As an example of a company “putting people much more at the centre of thinking”, the Royal Bank of Scotland to “allow 50,000 staff to work from home for the rest of 2020 underlines radical changes in the workplace” according to BBC News. This has ben a cautious approach “to keeping staff safe”, a move echoed by similar decisions at the likes of Facebook, Google and Fujitsu.
And that speaks to employee capabilities. We may not be able to be everything but we can be anything. A key priority for employees is to begin honing skillsets and hyphenating them to include a wider scope of assets, because then it will stand them in good stead for future-proofing themselves as a lucrative and bankable team member.
Technology is accelerating the creation of new roles. Changes in workload during the pandemic have sometimes resulted in an imbalance of resource allocation. Reskilling and upskilling can help employees move from one part of the business to another – especially in the age of digital transformation.
From our experience working with a companies on their digital transformation and the need to redistribute skillsets from one department to another, we have understood that the base requirement for a successful transformation and future proofing is looking deeply at what the company wants to achieve. When a company understands its goals and vision, from the top down and bottom up, it becomes clear to their clients and audience, too – and that translates into higher conversions, streamlined processes and higher productivity.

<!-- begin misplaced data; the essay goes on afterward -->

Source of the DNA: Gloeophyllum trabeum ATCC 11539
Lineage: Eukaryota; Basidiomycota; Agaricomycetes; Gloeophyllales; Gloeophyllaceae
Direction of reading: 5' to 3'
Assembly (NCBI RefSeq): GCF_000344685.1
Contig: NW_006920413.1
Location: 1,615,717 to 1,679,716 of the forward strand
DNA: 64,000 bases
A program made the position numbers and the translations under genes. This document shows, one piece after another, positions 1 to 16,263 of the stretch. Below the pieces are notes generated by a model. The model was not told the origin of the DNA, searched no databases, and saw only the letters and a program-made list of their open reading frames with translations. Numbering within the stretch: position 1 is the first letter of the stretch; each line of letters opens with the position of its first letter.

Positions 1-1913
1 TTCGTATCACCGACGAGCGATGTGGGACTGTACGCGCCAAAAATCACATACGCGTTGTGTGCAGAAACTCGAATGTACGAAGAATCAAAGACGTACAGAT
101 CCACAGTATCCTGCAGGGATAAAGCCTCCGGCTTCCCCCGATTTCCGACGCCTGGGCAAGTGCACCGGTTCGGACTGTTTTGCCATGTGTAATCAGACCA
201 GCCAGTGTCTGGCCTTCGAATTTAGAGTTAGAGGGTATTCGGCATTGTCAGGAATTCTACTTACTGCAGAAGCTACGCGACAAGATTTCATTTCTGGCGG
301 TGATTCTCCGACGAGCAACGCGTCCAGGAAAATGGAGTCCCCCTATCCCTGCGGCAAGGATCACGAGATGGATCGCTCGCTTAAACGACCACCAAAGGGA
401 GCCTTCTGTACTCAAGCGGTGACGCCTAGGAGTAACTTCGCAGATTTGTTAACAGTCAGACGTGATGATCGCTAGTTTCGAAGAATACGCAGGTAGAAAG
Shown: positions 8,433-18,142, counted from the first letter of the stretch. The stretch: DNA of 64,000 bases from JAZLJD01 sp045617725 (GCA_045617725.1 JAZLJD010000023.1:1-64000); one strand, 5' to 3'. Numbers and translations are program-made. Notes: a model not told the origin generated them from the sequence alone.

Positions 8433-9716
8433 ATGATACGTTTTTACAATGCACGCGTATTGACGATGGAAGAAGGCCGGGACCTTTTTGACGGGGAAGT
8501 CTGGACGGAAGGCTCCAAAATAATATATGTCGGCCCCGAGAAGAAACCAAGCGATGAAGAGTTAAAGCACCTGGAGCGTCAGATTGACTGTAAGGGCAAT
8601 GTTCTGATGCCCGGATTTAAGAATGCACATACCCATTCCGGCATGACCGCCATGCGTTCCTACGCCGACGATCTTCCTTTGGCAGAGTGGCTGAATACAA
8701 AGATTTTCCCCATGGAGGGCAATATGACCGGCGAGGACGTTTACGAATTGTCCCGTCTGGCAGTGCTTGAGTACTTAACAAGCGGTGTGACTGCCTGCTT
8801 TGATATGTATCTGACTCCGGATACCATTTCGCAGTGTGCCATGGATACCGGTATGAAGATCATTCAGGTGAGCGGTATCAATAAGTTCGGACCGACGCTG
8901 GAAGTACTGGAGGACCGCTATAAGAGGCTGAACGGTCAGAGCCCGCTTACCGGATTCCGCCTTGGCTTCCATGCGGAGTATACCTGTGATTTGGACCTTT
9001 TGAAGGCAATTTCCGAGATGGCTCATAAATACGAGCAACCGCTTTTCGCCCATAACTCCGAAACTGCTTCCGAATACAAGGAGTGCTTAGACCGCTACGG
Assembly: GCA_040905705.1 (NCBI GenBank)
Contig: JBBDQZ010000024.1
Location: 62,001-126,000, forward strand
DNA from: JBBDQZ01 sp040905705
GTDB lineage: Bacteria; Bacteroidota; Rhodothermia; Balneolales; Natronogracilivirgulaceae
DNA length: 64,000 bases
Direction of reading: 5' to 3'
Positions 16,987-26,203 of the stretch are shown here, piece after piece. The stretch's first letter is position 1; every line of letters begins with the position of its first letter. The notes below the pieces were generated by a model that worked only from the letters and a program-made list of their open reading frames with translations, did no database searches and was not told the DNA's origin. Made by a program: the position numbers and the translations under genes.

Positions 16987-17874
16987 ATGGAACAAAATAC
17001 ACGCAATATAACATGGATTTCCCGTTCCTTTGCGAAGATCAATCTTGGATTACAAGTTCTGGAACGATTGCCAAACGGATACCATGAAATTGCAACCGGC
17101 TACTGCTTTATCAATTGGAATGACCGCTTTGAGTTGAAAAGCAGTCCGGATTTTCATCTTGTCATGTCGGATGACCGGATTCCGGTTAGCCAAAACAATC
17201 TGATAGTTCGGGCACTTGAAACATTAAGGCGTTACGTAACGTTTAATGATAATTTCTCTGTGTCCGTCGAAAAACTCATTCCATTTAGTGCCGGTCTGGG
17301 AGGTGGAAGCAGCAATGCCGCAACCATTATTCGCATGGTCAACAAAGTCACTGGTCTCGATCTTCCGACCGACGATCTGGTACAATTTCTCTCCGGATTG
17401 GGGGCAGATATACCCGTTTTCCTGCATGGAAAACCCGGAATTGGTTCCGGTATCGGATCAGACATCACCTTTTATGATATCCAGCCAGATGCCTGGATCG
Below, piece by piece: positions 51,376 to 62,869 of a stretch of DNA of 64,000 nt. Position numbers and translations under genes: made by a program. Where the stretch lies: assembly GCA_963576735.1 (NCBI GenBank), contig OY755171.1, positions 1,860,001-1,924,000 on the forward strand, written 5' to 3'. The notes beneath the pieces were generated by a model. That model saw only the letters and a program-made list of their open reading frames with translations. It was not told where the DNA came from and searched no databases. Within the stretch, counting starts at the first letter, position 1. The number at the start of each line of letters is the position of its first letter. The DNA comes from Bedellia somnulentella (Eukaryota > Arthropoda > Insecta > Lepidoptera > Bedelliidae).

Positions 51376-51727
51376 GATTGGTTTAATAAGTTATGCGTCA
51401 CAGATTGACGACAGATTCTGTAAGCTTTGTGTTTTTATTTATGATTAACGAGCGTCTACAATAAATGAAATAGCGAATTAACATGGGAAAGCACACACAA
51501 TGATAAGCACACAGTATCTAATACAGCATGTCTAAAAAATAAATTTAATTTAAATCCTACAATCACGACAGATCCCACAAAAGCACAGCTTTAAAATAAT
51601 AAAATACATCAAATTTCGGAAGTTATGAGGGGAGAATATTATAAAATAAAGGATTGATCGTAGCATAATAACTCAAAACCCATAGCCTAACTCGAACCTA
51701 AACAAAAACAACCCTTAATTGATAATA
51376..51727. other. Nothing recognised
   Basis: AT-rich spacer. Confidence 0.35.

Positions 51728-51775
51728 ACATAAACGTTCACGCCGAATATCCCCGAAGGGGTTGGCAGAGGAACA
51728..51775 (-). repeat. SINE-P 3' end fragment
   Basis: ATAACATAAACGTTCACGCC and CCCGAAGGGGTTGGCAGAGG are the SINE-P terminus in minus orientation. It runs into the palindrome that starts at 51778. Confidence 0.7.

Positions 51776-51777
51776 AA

Specializing in both internal and external communications, our work begins from the inside and naturally extends to the out over time. Our initial assessments ares essential in knowing what works, what doesn’t work and why? If effective change is to happen, it’s imperative that companies dive directly into the sources of obstacles and successes to mitigate and amplify those issues during the transformation process.
When companies come to us with a plethora of aims for the future, we provide the framework and guidance on how to get there – like a road map with all the co-ordinates, if you will. Engaging with a wide variety of companies, in virtually every industry over the years, has taught us that communication within is without a doubt the most imperative tool to sharpen first in order for employees to unlock their potential and adjust to new procedures and operations and thrive thereafter.
In this unstable time, ensuring sustainability from the outset with a solid data-backed plan is how we will bring a sense of stability to see us through.